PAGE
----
When the Vermont Clean Water Act was passed in 2015, small farms became subject to new regulations intended to protect waters of the state. These farms have been working to adapt, finding ways to balance productive farming and ensure nutrients are staying on the farm and not running off into nearby waterways.
Evelyn and Gordon Seymour started farming in Sutton in 1967, after leaving their small farm in Connecticut. They blended their first names and dubbed their farm “Evelon Farm,” which has stayed in the family since. Their son James Seymour eventually became the farm manager and still works the farm today with his brother, Alan Seymour, and his nephew, Kyle Seymour. Before starting work on the farm, Kyle attended Vermont Technical College and studied Dairy Farm Management. He studied innovations in the dairy industry, learned about federal and state farm assistance programs, and was introduced to new science and technologies behind the business. When he began working on the farm six years ago, he started thinking more about ways the farm could modernize, increase yields, and save money.
In 2016, Kyle worked with the Caledonia County Conservation District and signed up for their Nutrient Management Planning Assistance program when Nutrient Management Plans (NMPs) became required for small farms. The Conservation District helped the farm collect soil samples on all their fields, compiled new maps, and collected field data needed to take a class to develop their plan.
After completing the field work, Kyle attended UVM Extension’s “Digging In” class to write his NMP, which ran one day a week, starting in January, for six weeks. During the class, Kyle joined about 12 other farms and took a deep dive into his farm’s assets - analyzing the soil quality of his fields and the type and quantity of nutrients they were applying to grow crops. He learned some of their fields had a high nitrate leaching index, which meant nitrogen fertilizer applied to their fields might be leaching away and not be available to fertilize crops. He also learned the soil types and slopes on some of their fields had a high potential for soil loss. Not realizing they may have been losing precious soil and nutrient resources, he began working on how they could adapt and adjust the management of their fields.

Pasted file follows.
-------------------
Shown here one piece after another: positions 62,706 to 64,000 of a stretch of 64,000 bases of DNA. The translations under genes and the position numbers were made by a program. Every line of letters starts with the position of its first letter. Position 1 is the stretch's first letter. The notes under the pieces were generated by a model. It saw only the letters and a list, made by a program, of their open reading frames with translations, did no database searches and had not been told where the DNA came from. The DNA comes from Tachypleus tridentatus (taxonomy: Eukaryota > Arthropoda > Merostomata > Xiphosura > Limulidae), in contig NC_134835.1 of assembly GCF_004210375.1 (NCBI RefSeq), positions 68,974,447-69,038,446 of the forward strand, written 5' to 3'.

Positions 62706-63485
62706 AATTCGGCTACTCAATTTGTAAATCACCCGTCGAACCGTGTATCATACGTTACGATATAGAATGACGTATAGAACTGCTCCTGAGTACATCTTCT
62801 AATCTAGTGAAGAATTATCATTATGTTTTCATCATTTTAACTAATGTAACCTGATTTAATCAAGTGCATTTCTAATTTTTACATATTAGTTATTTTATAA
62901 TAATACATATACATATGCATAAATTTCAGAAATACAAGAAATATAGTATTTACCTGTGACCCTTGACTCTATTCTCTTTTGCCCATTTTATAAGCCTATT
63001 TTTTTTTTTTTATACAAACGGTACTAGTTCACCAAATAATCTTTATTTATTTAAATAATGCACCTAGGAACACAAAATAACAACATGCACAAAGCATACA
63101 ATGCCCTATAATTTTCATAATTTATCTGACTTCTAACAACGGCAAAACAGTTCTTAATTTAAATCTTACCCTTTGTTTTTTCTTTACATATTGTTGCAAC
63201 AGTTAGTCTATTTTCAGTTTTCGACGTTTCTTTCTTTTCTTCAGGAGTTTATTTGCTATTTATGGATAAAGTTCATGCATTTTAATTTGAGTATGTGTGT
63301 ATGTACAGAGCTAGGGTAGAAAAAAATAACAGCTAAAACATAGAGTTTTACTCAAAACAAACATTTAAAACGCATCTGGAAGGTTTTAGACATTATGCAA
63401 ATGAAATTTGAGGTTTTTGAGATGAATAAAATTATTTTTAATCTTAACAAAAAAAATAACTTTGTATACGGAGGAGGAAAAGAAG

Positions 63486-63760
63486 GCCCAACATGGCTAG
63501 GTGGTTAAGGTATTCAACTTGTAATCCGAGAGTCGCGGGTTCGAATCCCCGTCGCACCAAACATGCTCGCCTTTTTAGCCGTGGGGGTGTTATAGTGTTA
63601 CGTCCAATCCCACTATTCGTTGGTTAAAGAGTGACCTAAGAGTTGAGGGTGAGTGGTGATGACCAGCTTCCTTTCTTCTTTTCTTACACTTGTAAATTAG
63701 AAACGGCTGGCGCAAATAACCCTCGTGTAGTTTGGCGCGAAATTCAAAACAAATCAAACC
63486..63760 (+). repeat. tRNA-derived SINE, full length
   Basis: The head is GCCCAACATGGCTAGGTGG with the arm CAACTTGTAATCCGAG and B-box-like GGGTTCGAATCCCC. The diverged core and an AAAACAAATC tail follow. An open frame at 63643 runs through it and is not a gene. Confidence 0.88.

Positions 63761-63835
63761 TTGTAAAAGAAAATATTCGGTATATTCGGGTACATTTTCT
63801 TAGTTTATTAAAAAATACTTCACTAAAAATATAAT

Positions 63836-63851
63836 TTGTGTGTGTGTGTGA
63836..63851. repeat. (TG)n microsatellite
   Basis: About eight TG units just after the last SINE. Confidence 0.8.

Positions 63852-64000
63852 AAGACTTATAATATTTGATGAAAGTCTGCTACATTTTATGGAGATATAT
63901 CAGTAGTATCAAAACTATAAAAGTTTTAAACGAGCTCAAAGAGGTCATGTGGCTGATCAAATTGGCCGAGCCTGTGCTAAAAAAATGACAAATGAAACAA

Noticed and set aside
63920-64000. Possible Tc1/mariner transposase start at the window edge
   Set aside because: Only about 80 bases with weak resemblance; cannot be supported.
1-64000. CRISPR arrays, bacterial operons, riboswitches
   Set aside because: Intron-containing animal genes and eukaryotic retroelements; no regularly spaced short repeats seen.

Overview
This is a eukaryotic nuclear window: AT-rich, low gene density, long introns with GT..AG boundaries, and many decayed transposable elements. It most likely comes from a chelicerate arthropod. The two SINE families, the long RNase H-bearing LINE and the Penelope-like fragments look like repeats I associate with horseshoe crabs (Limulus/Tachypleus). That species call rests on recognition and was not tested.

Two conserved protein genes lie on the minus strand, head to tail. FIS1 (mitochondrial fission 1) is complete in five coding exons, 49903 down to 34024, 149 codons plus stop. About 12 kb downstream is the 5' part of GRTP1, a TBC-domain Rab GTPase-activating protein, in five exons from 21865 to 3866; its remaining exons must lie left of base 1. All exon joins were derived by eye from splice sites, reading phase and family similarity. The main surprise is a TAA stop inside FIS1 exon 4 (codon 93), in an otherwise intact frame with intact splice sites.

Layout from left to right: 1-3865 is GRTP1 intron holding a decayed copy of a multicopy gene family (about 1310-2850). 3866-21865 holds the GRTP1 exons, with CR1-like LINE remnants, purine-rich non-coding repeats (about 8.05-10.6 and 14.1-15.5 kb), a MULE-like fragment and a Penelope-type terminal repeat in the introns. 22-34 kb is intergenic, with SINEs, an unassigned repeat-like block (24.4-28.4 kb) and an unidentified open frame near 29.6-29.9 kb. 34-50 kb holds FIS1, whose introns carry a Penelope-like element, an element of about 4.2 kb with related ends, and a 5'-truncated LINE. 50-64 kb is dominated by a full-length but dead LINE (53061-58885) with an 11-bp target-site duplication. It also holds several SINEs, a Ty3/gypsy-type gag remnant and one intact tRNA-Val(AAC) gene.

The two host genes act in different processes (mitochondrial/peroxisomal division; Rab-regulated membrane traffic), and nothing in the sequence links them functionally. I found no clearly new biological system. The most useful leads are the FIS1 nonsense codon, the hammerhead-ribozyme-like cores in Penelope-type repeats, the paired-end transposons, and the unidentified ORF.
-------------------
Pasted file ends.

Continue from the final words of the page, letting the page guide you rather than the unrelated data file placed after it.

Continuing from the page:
Kyle talked with his uncle and they agreed to try no-till on their corn fields. After completing their second year of no-till, they found their corn yields were comparable to before - and they were saving on time and fuel costs. The other adjustment they made after developing their NMP was working to better target their nitrogen fertilizer. After learning his fields were likely to leach nitrogen, he realized applying urea at their usual amount per acre might not be the best approach. They now blend fertilizers and better target applications based on their soil sample results. After two years of this new approach they’ve noticed good returns on forage quality, their hay is showing a higher level of protein, and they’ve saved money on fertilizer.
Aside from their work on Nutrient Management, Kyle has also introduced other innovations on the farm. The farm recently installed rumination monitors on all their cows. At about $90 per ear tag plus the expense of the system, they’re now able to track each cow’s health, monitor their activity and how much their eating, and determine when a cow is ready to breed. This has helped improve their herd health, reduce medical costs, and reduce the cost of breeding. They’ve been able to get detection to nearly 100% without having to spend time monitoring the heard and checking every cow. Kyle believes this new system has already paid for itself with the savings its achieved.
Even with these new strategies, the farmers are keeping a close eye on things, particularly the weather. A soaking rain on a no-till field with unincorporated manure would be a problem. With weather becoming more unpredictable, sometimes the best laid plans don’t always work out. Still, Kyle thinks they’ve adjusted well so far and will continue to find ways to adapt.
For more information on developing or maintaining your Nutrient Management Plan, contact your local Conservation District or UVM Extension office.